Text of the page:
KPI reporting is potentially the most important aspect of tracking whether your goals succeed or fail.

There’s a famous quote, attributed to Peter Drucker, that says, “What gets measured, gets managed.”

Anyone with a keen eye for granular details has heard this saying. In business, especially fast-moving startups, the only way to really tell what’s happening is to track key performance indicators (KPIs). Unfortunately, there are a couple of problems, both with Drucker’s quote and with typical KPI management.

Success in KPI reporting isn’t simply figuring out which key items to track. You have to properly manage these success-drivers, too. But there’s a space in between. How you track, review and tweak your chosen metrics is as important as what you track. And it’s here, in the void between Drucker’s “measuring” and “managing” this resource aims to assist you.

Bottomline: Get the reporting right and you’ll then be ready to manage and improve the numbers that matter most.

First, Use the Correct Tools

Most metrics have multiple ways to see the data. Some are more “raw” than others. Like opening up a filing cabinet and counting W2s, to see how many new hires you made in the past 30 days. Tools allow for easy viewing of one (or more) of your KPIs. For example, Gusto is powerful for tracking key payroll data and headcount numbers for startups to use in their financial model.

Why Tools are Important

Tools are important to reduce the burden of viewing key metrics, in the first place. If headcount is a pertinent metric for you, it’s easy to login to a software and take a look at recent hires. It’s not so easy to have to talk with your team and wait for the hiring data to hit your desk. 

Key takeaway: The faster/easier it is for you and your team to see the data, the more you’ll actually look at it. Regularly checking in to see progress equals better management of your KPIs.

3 Tips for Finding the Right Tools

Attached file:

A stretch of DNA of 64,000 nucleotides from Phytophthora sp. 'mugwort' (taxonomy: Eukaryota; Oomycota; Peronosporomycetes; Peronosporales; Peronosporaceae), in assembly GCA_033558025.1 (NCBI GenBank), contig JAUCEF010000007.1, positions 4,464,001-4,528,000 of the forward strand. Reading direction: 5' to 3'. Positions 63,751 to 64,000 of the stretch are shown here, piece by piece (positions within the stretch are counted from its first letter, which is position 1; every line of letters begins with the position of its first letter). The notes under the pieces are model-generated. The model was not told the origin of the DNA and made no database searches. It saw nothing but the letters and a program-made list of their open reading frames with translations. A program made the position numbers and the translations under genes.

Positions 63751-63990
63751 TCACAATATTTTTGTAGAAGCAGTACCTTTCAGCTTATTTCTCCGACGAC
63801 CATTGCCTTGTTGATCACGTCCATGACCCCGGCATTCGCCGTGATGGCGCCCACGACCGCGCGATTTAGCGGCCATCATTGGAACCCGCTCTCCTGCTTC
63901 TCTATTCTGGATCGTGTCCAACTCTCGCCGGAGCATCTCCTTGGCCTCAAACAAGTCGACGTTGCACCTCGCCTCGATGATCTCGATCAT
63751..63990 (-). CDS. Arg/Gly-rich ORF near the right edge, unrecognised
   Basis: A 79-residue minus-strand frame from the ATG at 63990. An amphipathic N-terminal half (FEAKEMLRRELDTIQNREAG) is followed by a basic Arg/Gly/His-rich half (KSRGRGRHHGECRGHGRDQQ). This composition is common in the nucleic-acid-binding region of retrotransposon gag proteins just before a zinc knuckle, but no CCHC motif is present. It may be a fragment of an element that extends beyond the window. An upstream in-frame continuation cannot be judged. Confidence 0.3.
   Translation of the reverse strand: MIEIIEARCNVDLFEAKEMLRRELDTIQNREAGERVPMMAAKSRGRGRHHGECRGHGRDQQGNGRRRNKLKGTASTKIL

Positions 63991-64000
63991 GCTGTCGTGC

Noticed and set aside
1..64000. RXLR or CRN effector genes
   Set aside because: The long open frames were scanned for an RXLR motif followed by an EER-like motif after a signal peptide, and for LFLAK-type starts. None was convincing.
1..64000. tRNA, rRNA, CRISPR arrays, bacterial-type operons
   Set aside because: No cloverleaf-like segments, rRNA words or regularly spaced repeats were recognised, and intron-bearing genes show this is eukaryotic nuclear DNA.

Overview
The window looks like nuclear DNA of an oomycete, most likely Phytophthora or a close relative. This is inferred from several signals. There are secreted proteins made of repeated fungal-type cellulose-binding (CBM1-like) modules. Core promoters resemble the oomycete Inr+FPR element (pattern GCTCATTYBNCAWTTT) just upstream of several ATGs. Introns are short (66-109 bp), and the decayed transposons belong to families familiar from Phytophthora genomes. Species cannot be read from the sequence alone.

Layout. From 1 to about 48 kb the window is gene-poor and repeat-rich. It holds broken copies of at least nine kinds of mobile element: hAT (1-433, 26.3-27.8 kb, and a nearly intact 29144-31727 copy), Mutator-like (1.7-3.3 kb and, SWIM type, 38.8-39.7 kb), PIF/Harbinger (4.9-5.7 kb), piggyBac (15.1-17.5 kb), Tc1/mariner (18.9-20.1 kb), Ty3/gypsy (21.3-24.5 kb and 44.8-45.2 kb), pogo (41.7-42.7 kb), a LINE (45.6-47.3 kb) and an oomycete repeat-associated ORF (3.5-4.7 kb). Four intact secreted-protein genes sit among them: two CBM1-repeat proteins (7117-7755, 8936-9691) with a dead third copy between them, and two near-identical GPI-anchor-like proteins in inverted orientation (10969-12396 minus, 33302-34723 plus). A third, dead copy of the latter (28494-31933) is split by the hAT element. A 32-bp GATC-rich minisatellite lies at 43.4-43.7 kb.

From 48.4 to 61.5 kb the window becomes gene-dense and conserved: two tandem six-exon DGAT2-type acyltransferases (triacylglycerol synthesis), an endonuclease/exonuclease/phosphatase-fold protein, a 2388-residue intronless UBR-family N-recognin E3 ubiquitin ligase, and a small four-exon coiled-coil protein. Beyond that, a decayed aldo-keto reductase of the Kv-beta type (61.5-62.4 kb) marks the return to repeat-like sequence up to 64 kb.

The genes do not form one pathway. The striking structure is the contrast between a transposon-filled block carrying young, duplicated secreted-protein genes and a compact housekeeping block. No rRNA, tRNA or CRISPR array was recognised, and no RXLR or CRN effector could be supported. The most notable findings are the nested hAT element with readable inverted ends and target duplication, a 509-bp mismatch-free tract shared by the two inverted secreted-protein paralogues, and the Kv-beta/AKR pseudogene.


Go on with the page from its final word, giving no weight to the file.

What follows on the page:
• Intuitive interface: What you measure must be easily accessed and understood. Choose the software that is easy to use.
  • Multiple features: Tools that only track one thing, or don’t have much else to offer, aren’t the best option.
  • Integrations: One tool won’t cover every KPI you track, but you want your SaaS tools to work together via integrations. Putting multiple tools together is called creating a “tech stack.”

Second, Get a Solid Dashboard

A dashboard further reduces the barrier to entry for KPI tracking. Instead of having to log into multiple tools, you’d have most metrics updated and on display in one place. Once a month, or week or even daily, key staff view if they’re on track. From there, you and your team make adjustments and decisions to improve performance.

Depending on how paired down the KPI list is, it’s possible a single dashboarding tool may cover everything. That said, it’s likely you’ll either:

  • Have a dashboard for as many KPIs as possible and individually track the rest
  • Or use a couple of dashboards, one for financials and another for non-financial metrics  

Key takeaway: Easier access to tracked data increases the likelihood of using the metrics that help move the needle in your business. 

3 Items to Look for in a Dashboard 

  • Near “real-time” data: The most important aspect is to see updated data, when you need it. A cloud-based, well-integrated dashboard means regularly gathering each metric.